Perhaps of more consequence is the inclusion of a near field communication (NFC) chip. There are various types of NFC. The Nexus S's implementation of it is read-only, which is all that Android 2.3's API will support. The chip in the Nexus can read embedded "smart tags" that send a URL to the phone -- to a YouTube video or reviews of a restaurant, for example.
But NFC chips running in different modes are used in systems like MasterCard's PayPass for "contactless" payments, so it's feasible that future versions of Android will allow, for instance, payments on transit systems. Such phone-based systems are fairly commonplace outside the U.S.; Nokia did a trial of one in New York City several years ago.
The Nexus S itself
The phone itself is a pretty standard Galaxy S model, which is to say it's a very nice phone: light and slender with a killer 4-in. Super AMOLED 400 x 800 screen. The device is slightly concave to follow the contours of your face. It's subtle, so you may not notice. You will notice a slight bulge at the bottom of the phone, which makes it easy to find in your pocket or purse.
There are front- and rear-facing cameras -- the former is a VGA camera with 640 x 480 resolution, the latter a 5-megapixel (2560 x 1920) still and video cam with a flash. I was able to get a full day's use out of a full battery charge, which has not been my experience with other Android phones.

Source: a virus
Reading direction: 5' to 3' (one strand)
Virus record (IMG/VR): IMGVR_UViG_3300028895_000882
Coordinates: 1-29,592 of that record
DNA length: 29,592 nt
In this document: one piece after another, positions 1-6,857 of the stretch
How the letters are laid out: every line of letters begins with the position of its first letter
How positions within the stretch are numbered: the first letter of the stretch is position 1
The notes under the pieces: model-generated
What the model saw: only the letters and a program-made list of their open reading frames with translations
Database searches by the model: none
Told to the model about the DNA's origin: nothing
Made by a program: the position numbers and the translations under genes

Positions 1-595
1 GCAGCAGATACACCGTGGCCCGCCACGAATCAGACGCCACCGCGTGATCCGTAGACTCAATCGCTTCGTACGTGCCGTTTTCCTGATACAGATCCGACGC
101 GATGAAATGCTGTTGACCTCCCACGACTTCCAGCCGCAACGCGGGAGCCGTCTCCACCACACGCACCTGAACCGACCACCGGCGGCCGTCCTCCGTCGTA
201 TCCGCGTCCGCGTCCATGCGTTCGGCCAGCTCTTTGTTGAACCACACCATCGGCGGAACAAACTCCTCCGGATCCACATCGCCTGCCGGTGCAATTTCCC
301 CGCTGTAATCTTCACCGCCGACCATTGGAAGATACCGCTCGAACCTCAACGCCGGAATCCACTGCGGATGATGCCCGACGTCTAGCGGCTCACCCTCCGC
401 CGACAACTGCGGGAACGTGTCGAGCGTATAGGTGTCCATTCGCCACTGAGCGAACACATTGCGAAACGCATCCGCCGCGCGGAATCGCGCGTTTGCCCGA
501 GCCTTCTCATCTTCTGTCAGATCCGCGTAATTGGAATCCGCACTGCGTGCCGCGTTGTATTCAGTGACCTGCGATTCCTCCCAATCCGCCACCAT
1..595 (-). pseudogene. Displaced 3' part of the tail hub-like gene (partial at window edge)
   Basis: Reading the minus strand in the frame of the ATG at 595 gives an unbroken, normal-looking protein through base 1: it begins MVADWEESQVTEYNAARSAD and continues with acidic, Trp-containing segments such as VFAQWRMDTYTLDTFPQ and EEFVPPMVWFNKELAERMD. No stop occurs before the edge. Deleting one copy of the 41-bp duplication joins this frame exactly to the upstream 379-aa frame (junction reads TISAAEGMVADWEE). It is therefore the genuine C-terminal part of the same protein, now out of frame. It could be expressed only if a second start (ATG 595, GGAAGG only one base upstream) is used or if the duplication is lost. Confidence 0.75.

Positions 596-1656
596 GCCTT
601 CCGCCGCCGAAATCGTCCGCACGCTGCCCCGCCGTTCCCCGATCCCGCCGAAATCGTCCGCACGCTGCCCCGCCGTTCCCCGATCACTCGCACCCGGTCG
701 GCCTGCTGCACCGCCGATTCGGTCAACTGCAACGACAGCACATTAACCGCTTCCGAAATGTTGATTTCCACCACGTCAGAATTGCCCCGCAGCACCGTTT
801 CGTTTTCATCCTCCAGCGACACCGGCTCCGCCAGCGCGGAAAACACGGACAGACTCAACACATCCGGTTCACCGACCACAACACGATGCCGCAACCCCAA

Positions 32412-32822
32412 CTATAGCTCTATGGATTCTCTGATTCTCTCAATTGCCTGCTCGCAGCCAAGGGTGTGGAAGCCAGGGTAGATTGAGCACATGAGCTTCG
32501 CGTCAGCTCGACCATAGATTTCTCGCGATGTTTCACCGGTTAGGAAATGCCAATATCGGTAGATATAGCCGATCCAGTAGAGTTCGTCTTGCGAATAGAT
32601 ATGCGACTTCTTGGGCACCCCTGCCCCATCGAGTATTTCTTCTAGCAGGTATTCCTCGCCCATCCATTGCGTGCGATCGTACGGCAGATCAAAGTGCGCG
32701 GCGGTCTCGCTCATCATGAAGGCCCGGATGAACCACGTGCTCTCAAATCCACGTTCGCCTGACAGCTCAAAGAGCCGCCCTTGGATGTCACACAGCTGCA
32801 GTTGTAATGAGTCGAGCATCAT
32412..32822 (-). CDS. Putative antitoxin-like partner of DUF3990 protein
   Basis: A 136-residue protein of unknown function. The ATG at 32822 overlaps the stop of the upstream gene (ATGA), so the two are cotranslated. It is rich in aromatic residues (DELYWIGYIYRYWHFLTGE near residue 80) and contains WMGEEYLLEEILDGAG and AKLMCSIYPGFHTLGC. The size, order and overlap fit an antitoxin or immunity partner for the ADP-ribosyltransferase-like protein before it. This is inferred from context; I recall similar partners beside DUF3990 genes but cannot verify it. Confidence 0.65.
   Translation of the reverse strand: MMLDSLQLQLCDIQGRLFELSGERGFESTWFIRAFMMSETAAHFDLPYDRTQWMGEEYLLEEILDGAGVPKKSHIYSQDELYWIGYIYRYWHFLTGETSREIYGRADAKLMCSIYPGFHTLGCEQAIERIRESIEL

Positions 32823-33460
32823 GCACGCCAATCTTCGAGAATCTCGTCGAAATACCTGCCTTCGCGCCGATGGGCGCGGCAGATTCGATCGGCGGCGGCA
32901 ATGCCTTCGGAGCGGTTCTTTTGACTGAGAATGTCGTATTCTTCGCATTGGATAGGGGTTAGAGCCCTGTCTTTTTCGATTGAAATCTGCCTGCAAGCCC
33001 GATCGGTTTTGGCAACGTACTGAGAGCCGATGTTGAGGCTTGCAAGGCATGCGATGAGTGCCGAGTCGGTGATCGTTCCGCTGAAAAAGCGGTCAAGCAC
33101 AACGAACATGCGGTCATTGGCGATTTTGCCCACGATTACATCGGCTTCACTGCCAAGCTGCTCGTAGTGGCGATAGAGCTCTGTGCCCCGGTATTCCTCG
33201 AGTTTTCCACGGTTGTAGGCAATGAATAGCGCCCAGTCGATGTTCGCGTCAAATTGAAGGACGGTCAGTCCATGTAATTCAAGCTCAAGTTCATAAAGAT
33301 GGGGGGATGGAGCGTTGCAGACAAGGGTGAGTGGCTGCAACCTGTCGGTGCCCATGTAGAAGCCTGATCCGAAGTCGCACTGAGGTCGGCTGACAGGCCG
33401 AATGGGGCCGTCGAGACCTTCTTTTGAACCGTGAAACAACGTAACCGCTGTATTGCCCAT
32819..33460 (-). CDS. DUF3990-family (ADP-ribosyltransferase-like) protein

The Nexus S is a nice phone but nothing revolutionary. That's kind of the point. It's designed to be state-of-the-Android and to show the operating system in its best light.
If you want a pure, unlocked, up-to-date open-source phone, this is your baby. Happy hacking.
[Note: Information about the 3G speeds that the Nexus S will support was added after this article was published.]
Dan Rosenbaum, by day a search strategist and content maven, has been reviewing mobile technology since the 1990s. His MicroTAC and StarTAC phones are still in a box somewhere.
- Studies show Sprint and T-Mobile need to expand U.S. coverage
- Gear Fit: Samsung strikes again with its 'build one of any device' plan
- Nokia Lumia Icon on sale Feb. 20 exclusively at Verizon
- Samsung hints at new UI for upcoming Galaxy S5
- How 'Lenovorola' changes the mobile world
- Google and Samsung grow cozier with patent deal, Motorola sale
- Should Sprint buy T-Mobile?
- iPhone, Samsung smartphone use by U.S. consumers jumps
- A mobile app reality check
- Verizon LTE getting AWS upgrades, even as execs admit to some performance 'hot spots'